And speaking of not ready, what’s with the portrayal of fibromyalgia in commercials? It’s so confusing! They depict fibromyalgia sufferers either malingering on a couch or rowing canoes and happily baking cakes. I don’t own a canoe. I’m not fond of cake. And, I don’t know what either has to do with fibromyalgia.

5)    Each have long, dry, seasons of nothing eventful happening

DOWNTON: For the die-hard Downton Abbey fan, this is the bad part. The season is so emotional, so gripping, and so devastatingly brief. After a few short weeks in the New Year (for the US watchers) the world of Downton Abbey goes dark. All joy is sucked from life as we wait, sigh, and wait some more for the following year.

FIBROMYALGIA: For those with fibromyalgia, this is the good part. Symptoms of many chronic conditions multiply and worsen in what are called “flares” (NOT “flairs,” by the way). While symptoms may be bad for a season, there are times in between seasons where the symptoms seem to abate or at least minimize. Again, for fibrofolk, this isn’t just a good thing … it’s a VERY good thing.

Violet and Fibromyalgia

6)    It’s really the biggest pain that runs the show

DOWNTON: For Violet Crawley, the Dowager Countess of Grantham, things are pretty simple. If it’s not done and needs to be, tell someone beneath you to do it. If it’s a task needing a little finesse, manipulation, or coercion, do it yourself. And, by all means, use your position (and your cane) to drive the point home. You are, after all, entitled to your opinion – as is everyone else.

FIBROMYALGIA: Pain, as an over-arching theme, is pretty overt. It may be dull, throbbing, or searing, but in every case, pain steals the attention. While other symptoms need focus too, they often get ignored, or pushed to the back burner. It’s sort of like housekeeping at the Big Top. Imagine trying to focus on exterminating bugs under the bleachers while in the center ring, a lion is eating the tamer.

Pain always takes center stage.


Due to the unusual length of this post, I’ve split in half. Stay tuned to next week for Part Deux of 13 Ways Fibromyalgia is Like Downton Abbey.

Can you think of other ways? Or do you just have some good Downton Abbey gossip and comments? Please share below!


Here’s a direct link to Part 2 of this article!

    1. What great fun, Diane! Yet another thing we have to chat about. I’m so glad you liked it and stay tuned for more next week!

  1. Tho I have yet to experience Downtown Abbey and am not even sure I can get it, I thoroughly enjoyed the analogies to Fibromyalgia which unfortunately I know intimitely. I do think I might indulge for the sheer pleasure of being distracted from the pain. Thank you for a most delightful read! Karen

  2. I’ve been to the house where it is filmed, it’s stunning. The manager forgot her manners when asking me not to take photos inside, though.
    It is a beautiful country house in the middle of the countryside. It has a lovely forest nearby too.

    1. Oh how lovely, Chrissie — I would SO love to go there. Must have been an experience of a lifetime. Thanks for sharing!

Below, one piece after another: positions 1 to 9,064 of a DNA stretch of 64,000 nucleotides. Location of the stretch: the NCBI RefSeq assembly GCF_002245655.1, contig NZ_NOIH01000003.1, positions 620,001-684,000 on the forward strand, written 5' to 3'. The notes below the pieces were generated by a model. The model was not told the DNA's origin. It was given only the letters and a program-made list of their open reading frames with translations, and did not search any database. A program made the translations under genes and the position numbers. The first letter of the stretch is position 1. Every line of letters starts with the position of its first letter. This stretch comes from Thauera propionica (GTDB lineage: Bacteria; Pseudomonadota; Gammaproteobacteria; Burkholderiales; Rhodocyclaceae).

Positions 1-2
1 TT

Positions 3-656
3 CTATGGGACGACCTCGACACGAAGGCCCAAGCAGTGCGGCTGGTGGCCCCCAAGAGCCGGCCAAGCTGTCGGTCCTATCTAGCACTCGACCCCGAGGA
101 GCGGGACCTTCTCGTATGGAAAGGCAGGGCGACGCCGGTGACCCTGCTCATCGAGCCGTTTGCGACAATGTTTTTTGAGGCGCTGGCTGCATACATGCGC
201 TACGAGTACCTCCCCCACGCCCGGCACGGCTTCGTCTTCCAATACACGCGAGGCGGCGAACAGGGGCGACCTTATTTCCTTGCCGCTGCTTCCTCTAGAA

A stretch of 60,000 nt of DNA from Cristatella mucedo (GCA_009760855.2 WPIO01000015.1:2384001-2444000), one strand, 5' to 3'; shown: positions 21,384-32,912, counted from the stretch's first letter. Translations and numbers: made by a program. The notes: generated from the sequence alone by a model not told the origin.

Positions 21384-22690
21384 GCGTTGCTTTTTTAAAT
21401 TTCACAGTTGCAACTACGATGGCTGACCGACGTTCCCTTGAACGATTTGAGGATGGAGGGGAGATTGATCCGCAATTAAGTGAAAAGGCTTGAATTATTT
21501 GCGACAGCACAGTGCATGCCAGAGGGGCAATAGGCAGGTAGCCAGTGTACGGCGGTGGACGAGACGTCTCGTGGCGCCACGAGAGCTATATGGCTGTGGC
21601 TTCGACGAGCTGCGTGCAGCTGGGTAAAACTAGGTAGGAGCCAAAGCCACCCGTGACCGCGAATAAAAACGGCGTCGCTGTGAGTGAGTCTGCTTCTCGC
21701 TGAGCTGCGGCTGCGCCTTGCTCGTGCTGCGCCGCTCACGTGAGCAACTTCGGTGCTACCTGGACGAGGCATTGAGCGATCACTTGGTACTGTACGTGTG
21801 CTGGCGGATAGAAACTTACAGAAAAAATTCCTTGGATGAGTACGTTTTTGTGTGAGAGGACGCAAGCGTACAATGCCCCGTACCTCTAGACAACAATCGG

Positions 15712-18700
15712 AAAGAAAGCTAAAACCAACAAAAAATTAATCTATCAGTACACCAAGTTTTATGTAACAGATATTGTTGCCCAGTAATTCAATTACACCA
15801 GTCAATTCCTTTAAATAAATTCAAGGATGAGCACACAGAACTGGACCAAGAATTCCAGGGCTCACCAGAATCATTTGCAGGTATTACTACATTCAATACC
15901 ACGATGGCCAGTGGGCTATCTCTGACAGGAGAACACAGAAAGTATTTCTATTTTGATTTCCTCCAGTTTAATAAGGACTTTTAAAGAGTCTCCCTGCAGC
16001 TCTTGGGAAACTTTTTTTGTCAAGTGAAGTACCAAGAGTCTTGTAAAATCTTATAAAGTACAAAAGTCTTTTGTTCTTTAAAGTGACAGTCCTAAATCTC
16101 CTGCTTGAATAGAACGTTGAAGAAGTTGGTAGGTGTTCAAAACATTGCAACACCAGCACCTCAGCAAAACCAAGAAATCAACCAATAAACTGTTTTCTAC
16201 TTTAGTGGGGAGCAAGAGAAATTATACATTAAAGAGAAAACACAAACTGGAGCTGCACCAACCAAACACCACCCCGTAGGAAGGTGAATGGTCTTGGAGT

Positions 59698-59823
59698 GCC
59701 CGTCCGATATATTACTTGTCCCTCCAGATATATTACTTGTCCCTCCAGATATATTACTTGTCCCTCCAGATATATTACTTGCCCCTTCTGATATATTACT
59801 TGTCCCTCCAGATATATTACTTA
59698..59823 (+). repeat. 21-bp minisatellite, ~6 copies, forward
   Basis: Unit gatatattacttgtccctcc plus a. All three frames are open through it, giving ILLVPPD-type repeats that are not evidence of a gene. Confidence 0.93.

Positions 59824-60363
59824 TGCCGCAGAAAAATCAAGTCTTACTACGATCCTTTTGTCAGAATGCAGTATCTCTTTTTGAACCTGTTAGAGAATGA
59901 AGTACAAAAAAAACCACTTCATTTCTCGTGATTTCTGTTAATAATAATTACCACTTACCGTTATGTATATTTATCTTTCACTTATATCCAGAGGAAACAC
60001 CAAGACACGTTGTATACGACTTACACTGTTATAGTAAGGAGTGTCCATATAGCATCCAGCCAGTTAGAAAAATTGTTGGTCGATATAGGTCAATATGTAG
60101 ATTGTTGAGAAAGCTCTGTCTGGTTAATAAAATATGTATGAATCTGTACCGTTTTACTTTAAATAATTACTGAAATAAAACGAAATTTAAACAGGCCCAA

3. I love this with a passion. I love Downton Abbey so much, and I love the comparisons between it and fibro. I think this is awesome and such a creative way to explain it.

  4. My mother just told me about how much she is enjoying this series on PBS I had never heard of. What a great surprise to read this tonight.

    I told mom that I would look for a way to watch the series. I have been watching Call The Midwife on PBS and really enjoy that one!

    I sent my mom a link to this so she can enjoy this too!
    She is always listening to programs to help me find answers and she has learned more about Fibromyalgia than I think any mother wants to!

    Thank you Sue.

    1. You’re so welcome, Kim. I really enjoyed Call the Midwife, too! We do have much in common and I’m always happy to entertain AND educate 😉

  5. Sue,

    I knew you would have great ways to connect our favorite show and the painful and true aspects of Fibromyalgia. You always exceed my expectations! So funny, so right on and so true. My favorite is the biggest pain gets the most action! I hope you watched 60 Minutes tonight because Maggie talked a little about that. I can’t wait to read you next blog.

    Way to go sister! (I am glad none of us are in child bearing years and away from a hospital.) But I really want to wear those dresses! Stunning.

    Keep writing… you and down right spot on!


  6. I really enjoyed this article and am looking forward to the next part! I shared it on FB and emailed it to some friends who have fibro or similar chonic pain diseases. You have a sense of humor, but you are right-on about fibromyalgia! Thank you sharing this with us!

    1. Jacque — I’m so glad you enjoyed the article. Feel free to continue to pass it along. It’s great to share a sense of humor as well as a sense of community. Thanks for your kind comment!

  7. I truly enjoyed your post, and look forward to future postings. I have not seen Downtown Abbey, though I’ve read many postings about the show, I think I need to watch it while I knit.
    Your findings between Fibromyalgia, and DA are spot on. The one thing I will add is on a good day with fibromyalgia, when you have less pain, no brain fog and a bit more energy, you fill like a million bucks. But, these kind of days are few and far,far between.
    Thank you for the lovely posting.

    1. Mariann — I’m so glad you enjoyed the post! Did you know there are healing and stress-relieving benefits to knitting? So, to watch Downton Abbey AND knit would be a win/win combo! Thanks for your lovely comment and I look forward to hearing from you again!